More than anything that gripped my heart was the presence of the Moai and when a stranger comes upon another fallen, leaning or standing Moai, the heart beats fast as if one had seen a bear in the Tetons or a tiger in Tibet. At least I felt that way. There are hundreds of them mostly on the ahu burying platforms like coastal walls and there are too many eyeless eye sockets of the Maoi ready for eyes that were not installed before the collapse of the quarry carvers in the 1500s. No one knows why, how or when the Moai industry died. Tools and half carved Moai were left behind as if the workers had been startled and ran; but these men owned a machine-like strength to move the impossible tons and existed nowhere else. Most rocks tell some story and have been carved with petroglyphic memories like that of the Birdman competition when the Rapa Nui leaped down crater cliffs, swam in reed canoes only wide enough for a pair of legs, and then had to wait for the arrival of the frigate bird to lay its egg on the off lying island, and return to the home base with that egg uncracked to give it to the leader of his tribe. What does it all say? What did the people believe? Can they hold on their culture in its purest form?

Photo: A rare female Moai.




I guess what I feel is the art of the red and black rock and what better to hold the secrets of history than volcanic rock which is timeless and durable. I breathed easily when finally I found the two female Moai that still exist and to learn that the red topnotches on the male Moai were abstract symbols for wives. I’m probably, now, a Moai groupie. The young Rapa Nui guides who enchanted my mind with the truths about the Moai and this island convinced me theirs was a tender, maybe infant civilization that needs to be coddled and saved. Here the men are really men and the women make the day function and babies smile. There are sufficient challenges for adventurers willing to wear out his/her hiking shoes, but also there is the challenge of modernity for this people of the lava rock who are bumping against new wave crime and disrespect that arrives with today’s guests. The little triangular island depends on tourist dollars, and offers up the rarest of experiences: eating raw tuna that was caught that very morning in the seas (while Japanese ships sneak into the Easter Island waters to illegally fish for tuna), or sipping through a straw fresh squeezed guava juice or strawberry juice or mango or cherimoya (custard apple), or swimming in waters so crystal clear you watch your feet wander among cellophane blue fish, or wandering through rain showers that surprise sprinkle from blue and white skies with rainbows cresting.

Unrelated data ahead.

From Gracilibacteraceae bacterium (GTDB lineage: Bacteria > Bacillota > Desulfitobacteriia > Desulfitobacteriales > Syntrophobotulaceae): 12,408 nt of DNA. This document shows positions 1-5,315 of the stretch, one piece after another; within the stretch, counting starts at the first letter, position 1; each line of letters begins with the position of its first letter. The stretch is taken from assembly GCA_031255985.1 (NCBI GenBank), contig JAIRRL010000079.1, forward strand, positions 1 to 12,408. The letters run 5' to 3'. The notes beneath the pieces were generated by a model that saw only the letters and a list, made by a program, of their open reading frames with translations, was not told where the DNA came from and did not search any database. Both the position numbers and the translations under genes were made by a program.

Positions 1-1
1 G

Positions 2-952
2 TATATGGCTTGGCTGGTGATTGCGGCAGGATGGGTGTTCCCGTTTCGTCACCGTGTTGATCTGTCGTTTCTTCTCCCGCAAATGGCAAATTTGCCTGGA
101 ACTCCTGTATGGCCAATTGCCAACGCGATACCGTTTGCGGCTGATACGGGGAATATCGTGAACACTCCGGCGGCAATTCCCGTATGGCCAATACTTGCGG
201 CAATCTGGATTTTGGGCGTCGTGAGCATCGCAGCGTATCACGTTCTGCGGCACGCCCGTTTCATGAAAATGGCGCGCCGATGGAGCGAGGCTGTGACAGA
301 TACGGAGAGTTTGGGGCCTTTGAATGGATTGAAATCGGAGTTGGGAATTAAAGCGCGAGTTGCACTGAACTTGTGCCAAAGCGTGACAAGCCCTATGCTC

It’s all in the moment, and the moment happens in the purest of air, clearest of waters, and most blackened stone shores. The land may be overrun with foreign eucalyptus and Ciebo trees, and horses rubbing noses on Moai treasures, and memories of Peruvian slave pirates and the British who rented the island for a number of years to fill desires for a sheep trade, and maybe it is too vulnerable to documentary creators and media editors who visit the island, interview the people, and then declare, as if they had never listened, that the Moai were put there by aliens.

I hope the Rapa Nui governor and mayor will keep out the luxurious and scandalous elements so moneyed folk won’t get footholds on this small thumbprint of land at the navel of the earth. Thor Heyendahl wrote, "It is the loneliest inhabited place in the world." He’s right, the nearest solid land is above in the moons and stars. But the mana is there, the magic, the spirit of God, of Maki Maki and the persistence of fishermen and planters, who can squat on the soles of feet flat on the ground for an entire night of sleeping. Sadly, I sense a giant tsunami rising up to grab the island in a net. This is the evil and greed of the outside world. I pray God will keep safe his "Te Pitoo te Henua" (naval of the earth) and may the coral eyes of the Moai see quickly what is coming before it is too late.

1 comment:

Anonymous said...

you are an amazing writer and I could only dream to experience you r travels. Thank you for sharing! I happened along your blog while helping my daughter google for her Rapa Nui project. Thank you so much... Be well, Michele